Sunday, September 30, 2012

III.iii. The Confessional - Classics Illustrated

The original
This page is preceded by two brief panels whose sole function is to keep the plot alive. In the first, Claudius dispatches Rosencrantz & Guildenstern to take Hamlet to England. In the second, Polonius describes his plan to hide in the Queen's closet, to which Claudius merely says "thanks". Such brevity is in complete contrast to the page above, which forces the characters to let out an entire speech fixed in a single pose. That's a weakness of the comics medium, but does it inform our reading of the play anyway? Claudius says his speech with an obvious headache and because he doesn't actually kneel before the next panel, he seems to decide that prayer, which he believed impossible, remains the only avenue left open to him. Hamlet, in the second, never approaches the King, and so likely does not hear the coda in the last panel, but note that in that panel, the King does not stop praying. In this version then, Claudius' attempts at prayer may go on longer, and might even succeed off-panel. These words become part of the same self-doubt he shows in the preceding speech. Can he overcome it and find salvation?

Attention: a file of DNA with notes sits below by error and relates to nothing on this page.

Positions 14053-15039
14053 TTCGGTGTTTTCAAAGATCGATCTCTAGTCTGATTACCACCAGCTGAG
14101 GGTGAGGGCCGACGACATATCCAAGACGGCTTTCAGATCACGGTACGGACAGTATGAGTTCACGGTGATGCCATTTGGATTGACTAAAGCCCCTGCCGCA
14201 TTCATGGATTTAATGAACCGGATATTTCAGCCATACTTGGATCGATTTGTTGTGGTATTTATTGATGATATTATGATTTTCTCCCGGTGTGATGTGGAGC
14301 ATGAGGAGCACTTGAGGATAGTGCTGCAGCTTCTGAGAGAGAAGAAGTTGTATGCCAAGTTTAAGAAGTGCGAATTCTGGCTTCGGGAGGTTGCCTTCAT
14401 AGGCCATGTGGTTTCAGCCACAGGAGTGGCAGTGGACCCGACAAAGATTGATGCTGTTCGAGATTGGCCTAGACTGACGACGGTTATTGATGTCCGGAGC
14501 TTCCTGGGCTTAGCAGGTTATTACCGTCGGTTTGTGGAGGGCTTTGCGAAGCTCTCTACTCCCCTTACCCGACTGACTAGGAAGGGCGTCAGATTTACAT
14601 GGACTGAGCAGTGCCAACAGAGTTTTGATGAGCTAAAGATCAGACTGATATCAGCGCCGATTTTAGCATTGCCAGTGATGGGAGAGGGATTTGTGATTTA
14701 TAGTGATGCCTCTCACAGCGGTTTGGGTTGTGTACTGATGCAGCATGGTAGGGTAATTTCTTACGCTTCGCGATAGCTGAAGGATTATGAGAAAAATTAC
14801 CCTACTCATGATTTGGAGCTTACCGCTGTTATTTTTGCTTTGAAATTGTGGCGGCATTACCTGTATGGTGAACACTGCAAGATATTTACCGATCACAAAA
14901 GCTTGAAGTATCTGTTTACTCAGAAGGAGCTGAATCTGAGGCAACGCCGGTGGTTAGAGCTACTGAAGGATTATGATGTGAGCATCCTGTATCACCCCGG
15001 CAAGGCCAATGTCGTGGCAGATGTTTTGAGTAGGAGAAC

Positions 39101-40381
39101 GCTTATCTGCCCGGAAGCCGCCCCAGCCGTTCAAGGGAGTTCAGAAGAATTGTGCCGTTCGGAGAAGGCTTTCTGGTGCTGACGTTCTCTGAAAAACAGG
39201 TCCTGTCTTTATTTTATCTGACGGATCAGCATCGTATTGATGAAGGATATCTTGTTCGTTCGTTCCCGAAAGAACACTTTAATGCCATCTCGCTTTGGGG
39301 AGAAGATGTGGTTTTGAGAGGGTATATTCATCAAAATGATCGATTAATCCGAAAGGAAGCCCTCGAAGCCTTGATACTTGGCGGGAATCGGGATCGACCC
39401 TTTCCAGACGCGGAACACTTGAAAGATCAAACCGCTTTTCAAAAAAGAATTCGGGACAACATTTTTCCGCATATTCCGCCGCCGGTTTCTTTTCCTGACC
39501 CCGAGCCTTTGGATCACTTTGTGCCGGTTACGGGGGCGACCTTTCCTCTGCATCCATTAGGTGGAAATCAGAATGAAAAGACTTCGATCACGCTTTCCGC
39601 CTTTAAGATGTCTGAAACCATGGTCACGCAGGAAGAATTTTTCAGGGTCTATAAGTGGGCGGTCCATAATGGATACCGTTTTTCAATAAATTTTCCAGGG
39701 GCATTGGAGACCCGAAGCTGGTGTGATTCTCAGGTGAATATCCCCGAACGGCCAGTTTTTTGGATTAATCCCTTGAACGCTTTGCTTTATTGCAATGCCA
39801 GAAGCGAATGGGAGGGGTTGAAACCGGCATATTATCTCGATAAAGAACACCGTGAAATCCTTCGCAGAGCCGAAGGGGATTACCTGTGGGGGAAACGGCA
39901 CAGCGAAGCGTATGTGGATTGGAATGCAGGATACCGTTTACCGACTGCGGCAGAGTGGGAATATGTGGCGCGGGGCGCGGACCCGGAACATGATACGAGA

That large candle in front of him reminds us that he asked for "light" in the previous scene, and that this light may be physical or spiritual. He needs to shed light on his darkened soul. Should have caught that link earlier, but see how a simple (and fairly primitive) image can, uhm, shed light on Shakespeare's text.

The Berkley version
Tom Mandrake's adaptation omits Polonius (keeping his appearance in the closet scene as something of a surprise), but keeps Claudius' orders to R&G. As in the previous adaptation, they don't get to say their lines, and Claudius, his face in constant, unreadable shadow, dismisses them with his back turned. This is a man who cannot bear to let anyone see him in this state and he might even run from a mirror at this point. Before they've even left, his voice goes to a whisper (smaller lettering) as he starts on his speech. Finally, we're allowed to see his eyes, but he's hiding his face from the reader with his metaphorically blood-soaked hand. Mandrake, as always, is very strong at representing anxiety, and we won't see the King's eyes again in the scene, as he can't bear to look at any part of himself.
Behind his, a shadow with sword drawn. Is that pity in Hamlet's glittering eye? Or regret to find such a pioous Claudius? It does seem like he overhears the prayer if not the admission of murder, and yet, is powerless to act on that confirmation. He turns away and likely misses Claudius' final lines, but you'll note that his own speech is completely omitted. Mandrake is well aware that his reader has probably read or seen the play before, and allows us to fill in that blank. For the uninitiated however, he avoids the theological discussion and lets them assume... what? That Hamlet is satisfied with the King asking for forgiveness? That his mother is the greater target and that this is a result of his "blunted purpose"? It's a rather more ambiguous representation of the scene.

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